Hall v. Bay Area Credit Service et al

Filing 24

Memorandum Opinion and Order...BACS's motion to dismiss is granted in part, and that plaintiff's FDCPA claims against BACS are dismissed. (Ordered by Judge John McBryde on 9/15/2017) (wrb)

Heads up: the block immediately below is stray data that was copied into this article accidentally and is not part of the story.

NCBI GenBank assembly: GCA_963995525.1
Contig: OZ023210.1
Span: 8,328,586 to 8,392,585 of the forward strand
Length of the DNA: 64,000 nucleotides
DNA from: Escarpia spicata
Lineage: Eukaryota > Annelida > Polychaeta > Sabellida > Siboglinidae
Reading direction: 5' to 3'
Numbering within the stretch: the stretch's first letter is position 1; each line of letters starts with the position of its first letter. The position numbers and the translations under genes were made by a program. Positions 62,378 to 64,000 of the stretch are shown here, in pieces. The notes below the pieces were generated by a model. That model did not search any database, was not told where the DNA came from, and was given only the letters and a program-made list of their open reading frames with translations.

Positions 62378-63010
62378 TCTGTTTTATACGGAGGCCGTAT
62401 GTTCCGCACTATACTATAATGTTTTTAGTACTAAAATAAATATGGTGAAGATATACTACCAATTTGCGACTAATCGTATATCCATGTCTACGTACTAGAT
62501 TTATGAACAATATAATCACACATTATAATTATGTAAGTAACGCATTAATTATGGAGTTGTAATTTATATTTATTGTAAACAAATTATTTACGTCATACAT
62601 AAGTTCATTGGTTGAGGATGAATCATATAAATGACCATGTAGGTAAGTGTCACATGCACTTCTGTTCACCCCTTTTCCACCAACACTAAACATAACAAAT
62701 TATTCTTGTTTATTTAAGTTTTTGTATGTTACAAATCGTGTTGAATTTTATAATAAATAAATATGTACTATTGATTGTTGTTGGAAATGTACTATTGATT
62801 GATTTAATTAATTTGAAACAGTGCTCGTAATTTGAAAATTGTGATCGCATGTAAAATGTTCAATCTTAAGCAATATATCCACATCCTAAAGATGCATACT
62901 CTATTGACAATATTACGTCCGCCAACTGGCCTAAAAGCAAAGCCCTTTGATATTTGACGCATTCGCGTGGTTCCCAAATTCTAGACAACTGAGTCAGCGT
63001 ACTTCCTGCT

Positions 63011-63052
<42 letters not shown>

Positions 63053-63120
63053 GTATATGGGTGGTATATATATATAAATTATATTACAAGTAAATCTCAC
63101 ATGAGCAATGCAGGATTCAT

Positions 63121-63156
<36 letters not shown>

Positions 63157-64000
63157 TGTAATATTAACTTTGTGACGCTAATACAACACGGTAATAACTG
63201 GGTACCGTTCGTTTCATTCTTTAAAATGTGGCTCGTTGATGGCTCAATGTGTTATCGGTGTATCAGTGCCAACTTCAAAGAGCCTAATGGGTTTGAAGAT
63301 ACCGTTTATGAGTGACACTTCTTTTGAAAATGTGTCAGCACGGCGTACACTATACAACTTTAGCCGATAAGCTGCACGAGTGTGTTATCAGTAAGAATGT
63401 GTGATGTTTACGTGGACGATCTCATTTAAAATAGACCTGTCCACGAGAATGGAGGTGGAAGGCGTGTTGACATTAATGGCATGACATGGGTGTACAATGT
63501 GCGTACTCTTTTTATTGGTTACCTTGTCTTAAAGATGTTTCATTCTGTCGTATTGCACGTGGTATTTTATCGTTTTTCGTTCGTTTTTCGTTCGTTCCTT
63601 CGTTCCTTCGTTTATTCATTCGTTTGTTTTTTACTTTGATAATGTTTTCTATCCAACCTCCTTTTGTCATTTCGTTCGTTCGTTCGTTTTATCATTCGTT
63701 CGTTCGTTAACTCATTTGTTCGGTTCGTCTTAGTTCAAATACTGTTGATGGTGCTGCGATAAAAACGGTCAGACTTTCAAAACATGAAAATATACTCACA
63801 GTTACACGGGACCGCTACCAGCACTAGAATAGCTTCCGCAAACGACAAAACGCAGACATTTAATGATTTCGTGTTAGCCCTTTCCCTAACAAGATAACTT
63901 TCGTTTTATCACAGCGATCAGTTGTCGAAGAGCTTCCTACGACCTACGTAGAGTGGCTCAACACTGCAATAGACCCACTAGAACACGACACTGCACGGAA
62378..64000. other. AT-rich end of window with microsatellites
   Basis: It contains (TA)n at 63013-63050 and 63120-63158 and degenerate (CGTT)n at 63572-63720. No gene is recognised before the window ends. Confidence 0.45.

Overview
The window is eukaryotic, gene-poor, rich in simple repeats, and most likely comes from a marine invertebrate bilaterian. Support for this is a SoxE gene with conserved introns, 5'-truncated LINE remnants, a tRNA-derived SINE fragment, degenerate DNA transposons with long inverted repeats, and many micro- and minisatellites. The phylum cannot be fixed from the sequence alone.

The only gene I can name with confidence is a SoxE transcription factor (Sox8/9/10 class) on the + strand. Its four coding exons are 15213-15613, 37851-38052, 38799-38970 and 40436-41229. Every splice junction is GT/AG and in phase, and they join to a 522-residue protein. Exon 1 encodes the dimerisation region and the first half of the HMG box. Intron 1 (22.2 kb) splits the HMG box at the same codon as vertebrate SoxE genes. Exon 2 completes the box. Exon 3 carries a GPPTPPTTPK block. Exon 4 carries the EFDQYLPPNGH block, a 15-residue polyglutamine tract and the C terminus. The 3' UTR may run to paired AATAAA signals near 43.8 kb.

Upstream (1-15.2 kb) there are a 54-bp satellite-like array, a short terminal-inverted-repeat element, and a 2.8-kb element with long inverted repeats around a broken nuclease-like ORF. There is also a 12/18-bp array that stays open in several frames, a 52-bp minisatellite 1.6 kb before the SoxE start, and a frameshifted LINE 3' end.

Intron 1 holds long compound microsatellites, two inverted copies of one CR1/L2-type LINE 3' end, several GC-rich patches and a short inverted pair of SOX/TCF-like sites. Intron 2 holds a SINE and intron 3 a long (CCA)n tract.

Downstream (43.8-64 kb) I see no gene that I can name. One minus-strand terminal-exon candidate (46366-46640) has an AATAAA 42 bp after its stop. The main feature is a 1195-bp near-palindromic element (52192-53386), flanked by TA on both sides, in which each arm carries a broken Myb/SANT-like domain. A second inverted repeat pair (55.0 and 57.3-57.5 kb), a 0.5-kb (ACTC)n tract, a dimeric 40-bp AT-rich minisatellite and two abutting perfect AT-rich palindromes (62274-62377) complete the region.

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.. I, D.S. D;3TPTCT cni)r;i·-·· I NOR1TIBRN "'""'"'.r_r·cru,_li'J· . , [ '--'--'·-'1I\;,_...-.(_ ., !' ·nv," l',/\/\,) t 1 FIT PT1 IN THE UNITED STATES DISTRirT Coup-··--'"~~::.:..... NORTHERN DISTRICT OF TEXAS ,· J ,.,16J" I 1 FORT WORTH DIVISION/ 'rr- J4" I -~ 1 srn § Plaintiff, . § KRISTEE HALL, ) ------~D~C-<C_o/_____ NO. 4:17-CV-502-A § BAY AREA CREDIT SERVICE, ET AL., § § § Defendants. § MEMORANDUM OPINION and ORDER Came on for consideration the motion of defendant Bay Area Credit Service ("BACS") to dismiss plaintiff's claims against it in the above-captioned action. The court, having considered the motion, the response, the record, and applicable legal authorities, concludes that it should be granted in part. I. Plaintiff's Claims Kristee Hall initiated this action on June 26, 2017 by filing her original complaint. Plaintiff's live pleading is her first amended complaint filed August 16, 2017. In it, plaintiff alleges that BACS violated the Fair Credit Reporting Act, 15 U.S.C. § I ----~-' § § ! ~~L!JF K, J.S. DISTRICT COURT § vs. 1 1681-1681x ("FCRA"), as well as various provisions of the Fair Debt Collection Practices Act, 15 U.S.C § 1692- 1962p("FDCPA"), by reporting inaccurate information to a credit reporting agency and by failing to correct the information upon becoming aware of its inaccuracy. Plaintiff makes the following factual allegations: In January 2017, plaintiff became aware from her TransUnion credit report that BACS was reporting her to be delinquent on a debt. Plaintiff inquired as to the nature of this debt, and learned that it was for an ambulance ride in California that she in fact had not taken. Plaintiff filed an online dispute with Transunion regarding the inaccurate debt, which then conveyed the information to BACS. BACS apparently responded by placing plaintiff's account in disputed status and notifying the credit reporting agencies of the disputed status. In February 2017 plaintiff again called BACS to dispute the debt she saw reflected on her credit report. Plaintiff contacted BACS in April 2017 to dispute the debt yet again, prompting BACS to finally investigate the legitimacy of the debt. II. Grounds of Bay Area Credit Service's Motion Movant seeks dismissal of plaintiff's claims against it for failure to state a claim upon which relief may be granted. Specifically, BACS claims that plaintiff has failed to state a claim under 15 U.S.C. § 1681s-2(b) because BACS complied with the requirements of the FCRA by placing plaintiff's claim "in dispute" after their first communication and then later deleting 2 the item from plaintiff's credit history. Second, BACS claims that plaintiff has failed to state a claim under the FDCPA because her pleadings fail to allege that BACS made any attempt to collect a debt from plaintiff. III. Applicable Pleading Standards Rule 8 (a) (2) of the Federal Rules of Civil Procedure provides, in a general way, the applicable standard of pleading. It requires that a complaint contain "a short and plain statement of the claim showing that the pleader is entitled to relief[,]" Fed. R. Civ. P. 8(a) (2), "in order to give the defendant fair notice of what the claim[s are] rest[]." and the grounds upon which [they] Twombly, 550 U.S. at 555 (internal quotation marks and ellipsis omitted) . Although a complaint need not contain detailed factual allegations, the "showing" contemplated by Rule 8 requires the plaintiff to do more than simply allege legal conclusions or recite the elements of a cause of action. 555 & n.3. Id. at Thus, while a court must accept all of the factual allegations in the complaint as true, it need not credit bare legal conclusions that are unsupported by any factual underpinnings. See Iqbal, 556 U.S. at 679 ("While legal conclusions can provide the framework of a complaint, they must be supported by factual allegations.'') 3 Moreover, to survive a motion to dismiss for failure to state a claim under Rule 12 (b) (6), the facts pleaded must allow the court to infer that the plaintiff's right to relief is plausible. Id. at 678. To allege a plausible right to relief, the facts pleaded must suggest liability; allegations that are merely consistent with unlawful conduct are insufficient. Twombly, 550 U.S. at 566-69. "Determining whether a complaint states a plausible claim for relief . [is] a context-specific task that requires the reviewing court to draw on its judicial experience and common sense." Iqbal, 556 U.S. at 679. The court generally is not to look beyond the pleadings in deciding a motion to dismiss. 774 (5th Cir. 1999). Spivey v. Robertson, 197 F.3d 772, "Pleadings" for purposes of a Rule 12 (b) (6) motion include the complaint, its attachments, and documents that are referred to in the complaint and central to the plaintiff's claims. Collins v. Morgan Stanley Dean Witter, 224 F.3d 496, 498-99 (5th Cir. 2000). IV. Analysis 1. FCRA Claim Under§ 1681s-2(b) Plaintiff's first cause of action against BACS alleges that BACS violated§ 1681s-2(b) by "failing to fully and properly investigate Plaintiff's disputes; by failing to review all 4 relevant information regarding same; by failing to accurately respond to Trans Union [sic] ; and by failing to permanently and lawfully correct its own internal records to prevent the rereporting of the false information to Trans Union [sic]." Doc. 1 19 at 6-7. Section 1681s-2(b) (1) involves the duties of furnishers of information upon a notice of dispute from a credit reporting agency, and provides: After receiving notice pursuant to section 1681i (a) (2) of this title of a dispute with regard to the completeness or accuracy of any information provided by a person to a consumer reporting agency, the person shall-(A) conduct an investigation with respect to the disputed information; (B) review all relevant information provided by the consumer reporting agency pursuant to section 1681i (a) (2) of this title; (C) report the results of the investigation to the consumer reporting agency; (D) if the investigation finds that the information is incomplete or inaccurate, report those results to all other consumer reporting agencies to which the person furnished the information and that compile and maintain files on consumers on a nationwide basis; and (E) if an item of information disputed by a consumer is found to be inaccurate or incomplete or cannot be verified after any reinvestigation under paragraph (1) , for purposes of reporting to a consumer reporting 1 The "Doc._" reference is to the numbers assigned to the referenced documents on the docked of this case, No. 4-17-CV-502-A. 5 agency only, as appropriate, based on the results of the reinvestigation promptly-(i) modify that item of information; (ii) delete that item of information; or (iii) permanently block the reporting of that item of information. 15 U.S.C.A. § 1681s-2 (b) (1). This section applies when furnishers of information, in this case defendant BACS, have been notified by a credit reporting agency that a consumer is disputing a debt. 2 For a consumer to state a claim under §1681s- 2(b), she must allege that a consumer reporting agency such as TransUnion actually notified the furnisher of information that the debt was disputed. (5th Cir. 2002) See Young v. Eguifax, 294 F.3d 631, 639 (notice from the credit reporting agency "is necessary to trigger the furnisher's duties under § 1681s2(b) ."). Plaintiff alleges in her amended complaint that the credit reporting agency (here, TransUnion) notified BACS about a disputed debt on plaintiff's credit report •on or around January 7, 2017," thus triggering BACS's duty to investigate plaintiff's claims. BACS admits that it responded to this information by placing the account in disputed status and notifying the credit reporting agencies of the disputed status. 2 Section 1681 i(a)(2), cited in § 1681 s-2(b )( 1), provides that a credit reporting agency, within five days of receiving notice of a dispute from a consumer, must notifY the furnisher of the information of the dispute. 6 However, § 1681s-2(b) requires a debt collector take more action than just placing the account in disputed status. It requires that the debt collector, among other things, conduct an investigation into the merits of the dispute, and if the information in question is found to be false, undertake prompt removal, deletion, or other measures to correct the mistake. U.S.C. § 1681s-2(b) (1). 15 The debt collector has a 30-day window in which to conduct such an investigation and follow up with appropriate action. Id. at 1681i. Plaintiff's amended complaint alleges that despite being put on notice in January that the information listed on her credit report was false, BACS continued to report the debt to credit reporting agencies for several more months. Plaintiff has pleaded facts sufficient to make her§ 1681s-2(b) claim plausible. 2. FDCPA Claims The purposes of the FDCPA are "to eliminate abusive debt collection practices by debt collectors, to insure that those debt collectors who refrain from using abusive debt collection practices are not competitively disadvantaged, and to promote consistent State action to protect consumers against debt collection abuses." 15 U.S.C. § 1692(e). Section 1692e of FDCPA provides in pertinent part: A debt collector may not use any false, deceptive, or misleading representation or means in connection with the 7 collection of any debt. Without limiting the general application of the foregoing, the following conduct is a violation of this section: (2) The false representation of-(A) the character, amount, or legal status of any debt; (8) Communicating or threatening to communicate to any person credit information which is known or which should be known to be false, including the failure to communicate that a disputed debt is disputed. (10) The use of any false representation or deceptive means to collect or attempt to collect any debt or to obtain information concerning a consumer. 15 U.S.C. §§ 1692e(2), (8), (10). Section 1692f prohibits use of "unfair or unconscionable means to collect or attempt to collect any debt," and lists specific actions that are considered violations, including "[t]he collection of any amount ... unless such amount is expressly authorized by the agreement creating the debt or permitted by law." 15 U.S.C. 8 § 1692f(1). Although plaintiff cites the above sections of the FDCPA in her amended complaint, and continues on to allege that BACS made certain false or misleading representations when it reported the debt to TransUnion, the amended complaint alleges nothing to plausibly support a theory that the complained of communications were to induce her to pay her debt. Thus, plaintiff has not plausibly alleged that BACS made its credit reporting in connection with collecting a debt, or that BACS used unfair or unconscionable means to collect a debt. There is another reason why plaintiff has failed to sufficiently plead her § 1692e(8) claim. Plaintiff alleges that upon learning of the alleged mistake on her credit report, BACS "did not investigate the debt, and instead simply reported the debt as 'disputed by consumer'." Doc. 19 at 5. However, by its own terms, the applicable statute "merely requires a debt collector who knows or should know that a given debt is disputed to disclose its disputed status to persons inquiring about a consumer's credit history." Sayles v. Advanced Recovery Systems, Inc., 865 F.3d 246, 249 (5th Cir. 2017). did this. Plaintiff admits BACS Thus, plaintiff has failed to plausibly allege a violation of FDCPA § 1692e(8). 9 v. Order The court ORDERS that BACS's motion to dismiss be, and is hereby, granted in part, and that plaintiff's FDCPA claims against BACS be, and are hereby, dismissed. SIGNED September 15, 2017. 10